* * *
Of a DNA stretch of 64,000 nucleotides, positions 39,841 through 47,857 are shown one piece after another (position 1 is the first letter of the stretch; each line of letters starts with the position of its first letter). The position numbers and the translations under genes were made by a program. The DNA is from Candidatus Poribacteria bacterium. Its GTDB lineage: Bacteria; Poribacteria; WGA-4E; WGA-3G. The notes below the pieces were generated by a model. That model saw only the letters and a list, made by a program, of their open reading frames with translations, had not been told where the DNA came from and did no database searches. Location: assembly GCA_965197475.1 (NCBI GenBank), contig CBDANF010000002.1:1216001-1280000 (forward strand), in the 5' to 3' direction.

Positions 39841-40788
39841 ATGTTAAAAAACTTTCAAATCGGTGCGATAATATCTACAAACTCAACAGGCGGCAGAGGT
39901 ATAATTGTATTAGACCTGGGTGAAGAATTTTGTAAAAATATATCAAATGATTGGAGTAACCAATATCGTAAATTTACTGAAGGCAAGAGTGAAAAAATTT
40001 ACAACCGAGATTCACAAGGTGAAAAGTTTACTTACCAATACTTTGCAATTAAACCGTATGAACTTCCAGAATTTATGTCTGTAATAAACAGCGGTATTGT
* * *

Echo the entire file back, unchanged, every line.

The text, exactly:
Of a DNA stretch of 64,000 nucleotides, positions 39,841 through 47,857 are shown one piece after another (position 1 is the first letter of the stretch; each line of letters starts with the position of its first letter). The position numbers and the translations under genes were made by a program. The DNA is from Candidatus Poribacteria bacterium. Its GTDB lineage: Bacteria; Poribacteria; WGA-4E; WGA-3G. The notes below the pieces were generated by a model. That model saw only the letters and a list, made by a program, of their open reading frames with translations, had not been told where the DNA came from and did no database searches. Location: assembly GCA_965197475.1 (NCBI GenBank), contig CBDANF010000002.1:1216001-1280000 (forward strand), in the 5' to 3' direction.

Positions 39841-40788
39841 ATGTTAAAAAACTTTCAAATCGGTGCGATAATATCTACAAACTCAACAGGCGGCAGAGGT
39901 ATAATTGTATTAGACCTGGGTGAAGAATTTTGTAAAAATATATCAAATGATTGGAGTAACCAATATCGTAAATTTACTGAAGGCAAGAGTGAAAAAATTT
40001 ACAACCGAGATTCACAAGGTGAAAAGTTTACTTACCAATACTTTGCAATTAAACCGTATGAACTTCCAGAATTTATGTCTGTAATAAACAGCGGTATTGT